Psychology in Nevada: Learn About Becoming a Psychologist in NV

Updated August 17, 2022 · 1 Min Read

Considering practicing psychology in Nevada? This guide to earning a psychologist license in Nevada explains the requirements, process, and typical salaries. is an advertising-supported site. Featured or trusted partner programs and all school search, finder, or match results are for schools that compensate us. This compensation does not influence our school rankings, resource guides, or other editorially-independent information published on this site.

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The demand for psychologists in Nevada is high, and salaries in the state reach six figures, depending on the specialty. This guide explains the process of earning a psychologist license in the state, typical Nevada psychologist salaries, and factors affecting job demand. Keep reading for the information you need on psychology licensing in Nevada.

Psychologist Salaries in Nevada
Job Title Lowest 10% Median Annual Salary Highest 10%
Clinical and counseling psychologists $19,440 $94,480 $164,110
School psychologists $49,260 $78,780 $100,810
Psychologists, all other $48,920 $99,740 $128,770

Source: BLS

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Psychologist Licensing in Nevada

Like other states, earning a psychology license in Nevada requires a doctorate, either a Psy.D, Ph.D., or an Ed.D., from a program with American Psychological Association (APA) approval or meets equivalent standards. The State of Nevada Board of Psychological Examiners oversees psychologist licensing in Nevada. It can take several months to process a license request, depending on the timing of the next review meeting.

Nevada does not offer license reciprocity, but a psychologist with a license of 20 or more years standing, or credentials with the National Register of Health Science Psychologists, American Board of Professional Psychology, or Certificate of Professional Qualification, can qualify for expedited processing. The state participates in the Psychology Licensure Universal System®, a centralized program from the Association of State and Provincial Psychology Boards.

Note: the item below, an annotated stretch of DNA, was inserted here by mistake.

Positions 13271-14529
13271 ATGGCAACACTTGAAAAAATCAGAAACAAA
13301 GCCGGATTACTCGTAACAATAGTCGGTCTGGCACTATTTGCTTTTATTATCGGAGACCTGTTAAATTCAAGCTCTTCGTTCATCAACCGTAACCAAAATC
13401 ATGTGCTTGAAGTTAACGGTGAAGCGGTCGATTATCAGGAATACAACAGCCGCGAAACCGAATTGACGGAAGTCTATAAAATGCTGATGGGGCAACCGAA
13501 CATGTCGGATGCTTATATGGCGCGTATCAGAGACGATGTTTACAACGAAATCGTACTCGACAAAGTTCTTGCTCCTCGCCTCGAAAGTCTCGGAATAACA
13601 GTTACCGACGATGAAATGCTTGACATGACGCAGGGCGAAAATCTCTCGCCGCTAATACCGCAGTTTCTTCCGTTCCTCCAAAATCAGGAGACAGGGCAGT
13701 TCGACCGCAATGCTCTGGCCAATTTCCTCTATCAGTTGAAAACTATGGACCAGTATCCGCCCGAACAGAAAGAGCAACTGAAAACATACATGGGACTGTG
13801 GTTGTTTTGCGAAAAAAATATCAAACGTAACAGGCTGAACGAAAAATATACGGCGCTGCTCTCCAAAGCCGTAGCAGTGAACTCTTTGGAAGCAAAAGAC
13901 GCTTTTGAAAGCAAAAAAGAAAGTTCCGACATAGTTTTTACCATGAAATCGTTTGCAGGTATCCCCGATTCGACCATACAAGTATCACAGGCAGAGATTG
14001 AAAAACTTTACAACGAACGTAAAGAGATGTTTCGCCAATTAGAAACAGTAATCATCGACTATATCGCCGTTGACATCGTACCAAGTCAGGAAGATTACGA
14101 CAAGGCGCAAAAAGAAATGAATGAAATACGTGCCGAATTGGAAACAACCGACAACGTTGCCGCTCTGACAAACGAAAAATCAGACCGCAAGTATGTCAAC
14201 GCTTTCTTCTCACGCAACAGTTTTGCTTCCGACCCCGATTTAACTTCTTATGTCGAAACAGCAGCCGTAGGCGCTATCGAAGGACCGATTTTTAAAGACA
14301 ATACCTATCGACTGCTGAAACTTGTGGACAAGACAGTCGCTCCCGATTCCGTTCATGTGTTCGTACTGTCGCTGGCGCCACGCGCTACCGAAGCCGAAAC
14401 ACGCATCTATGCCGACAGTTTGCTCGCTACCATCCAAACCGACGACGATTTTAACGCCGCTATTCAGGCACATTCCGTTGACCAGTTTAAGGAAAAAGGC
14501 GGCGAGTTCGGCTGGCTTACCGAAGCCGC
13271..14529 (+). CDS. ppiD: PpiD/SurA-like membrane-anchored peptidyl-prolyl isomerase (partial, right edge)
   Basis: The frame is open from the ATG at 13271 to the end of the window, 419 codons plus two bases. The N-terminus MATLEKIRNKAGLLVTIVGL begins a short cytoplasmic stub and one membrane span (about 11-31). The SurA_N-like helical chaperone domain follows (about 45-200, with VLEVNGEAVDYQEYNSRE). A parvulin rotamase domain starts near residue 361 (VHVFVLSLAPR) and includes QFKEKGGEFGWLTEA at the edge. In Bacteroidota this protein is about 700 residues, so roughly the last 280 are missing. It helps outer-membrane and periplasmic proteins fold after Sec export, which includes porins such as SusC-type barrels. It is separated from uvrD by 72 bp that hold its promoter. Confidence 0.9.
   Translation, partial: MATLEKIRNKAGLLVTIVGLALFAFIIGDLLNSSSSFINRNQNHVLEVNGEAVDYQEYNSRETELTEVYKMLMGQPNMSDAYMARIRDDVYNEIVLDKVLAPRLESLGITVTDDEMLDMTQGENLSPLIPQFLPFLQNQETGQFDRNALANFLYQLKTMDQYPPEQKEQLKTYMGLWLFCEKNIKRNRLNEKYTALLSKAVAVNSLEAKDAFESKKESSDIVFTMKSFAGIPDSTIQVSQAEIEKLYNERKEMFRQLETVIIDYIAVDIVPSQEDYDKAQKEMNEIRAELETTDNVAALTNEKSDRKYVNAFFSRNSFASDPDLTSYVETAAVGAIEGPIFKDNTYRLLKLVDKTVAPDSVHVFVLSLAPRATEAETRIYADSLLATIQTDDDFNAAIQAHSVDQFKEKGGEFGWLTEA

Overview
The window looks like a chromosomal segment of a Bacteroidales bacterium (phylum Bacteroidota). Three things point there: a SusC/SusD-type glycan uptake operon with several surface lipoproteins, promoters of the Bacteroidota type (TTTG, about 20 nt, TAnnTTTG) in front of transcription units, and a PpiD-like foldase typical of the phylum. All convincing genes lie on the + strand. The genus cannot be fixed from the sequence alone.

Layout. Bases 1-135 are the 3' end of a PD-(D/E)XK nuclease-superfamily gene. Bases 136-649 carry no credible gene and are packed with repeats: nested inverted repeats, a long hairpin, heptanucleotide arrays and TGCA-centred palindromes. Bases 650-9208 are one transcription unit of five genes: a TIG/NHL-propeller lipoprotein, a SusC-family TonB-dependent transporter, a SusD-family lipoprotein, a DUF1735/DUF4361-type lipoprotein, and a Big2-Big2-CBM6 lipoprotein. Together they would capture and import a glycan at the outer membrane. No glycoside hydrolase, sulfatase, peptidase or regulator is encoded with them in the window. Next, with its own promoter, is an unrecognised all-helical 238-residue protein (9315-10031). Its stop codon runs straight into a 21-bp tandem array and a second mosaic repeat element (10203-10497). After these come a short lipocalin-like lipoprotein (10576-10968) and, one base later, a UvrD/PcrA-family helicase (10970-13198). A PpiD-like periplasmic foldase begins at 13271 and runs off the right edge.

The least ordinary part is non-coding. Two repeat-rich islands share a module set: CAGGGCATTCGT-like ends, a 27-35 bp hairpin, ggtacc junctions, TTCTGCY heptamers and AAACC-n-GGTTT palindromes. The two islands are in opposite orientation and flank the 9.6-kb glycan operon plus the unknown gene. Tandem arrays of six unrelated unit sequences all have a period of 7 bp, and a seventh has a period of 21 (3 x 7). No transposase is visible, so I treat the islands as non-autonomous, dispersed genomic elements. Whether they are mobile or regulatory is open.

License Requirements

  • A doctorate (Psy.D., Ph.D., or E.D.) from an APA-approved program or a degree that meets equivalent requirements
  • 2,000-hour pre-internship experience
  • 1,750 post-doctoral hours of supervised practice
  • Passing grade on the Examination for Professional Practice in Psychology
  • Passing grade on state jurisprudence examination
  • A clean professional and personal history, typically meaning no current or past findings of ethical, moral, legal, or malpractice action taken against you; criminal background other than minor traffic offenses; or negligence, professional misconduct, or academic dishonesty

Demand for Psychology in Nevada

Mental Health America reports that, as of 2022, Nevada ranks 39th among all states in unmet need for mental health care for adults. This is an improvement over its 2018 ranking, in which the state came in last place. According to the Kaiser Family Foundation, just over one-third of its population has sufficient access to mental health care, with almost 2.5 million residents living in under-served areas.

The need for culturally competent care is also high. Approximately one-third of the population is Hispanic, 11% is Black, and 9% is Asian American, according to the U.S. Census Bureau. About 30% of the population speaks a language other than English at home.

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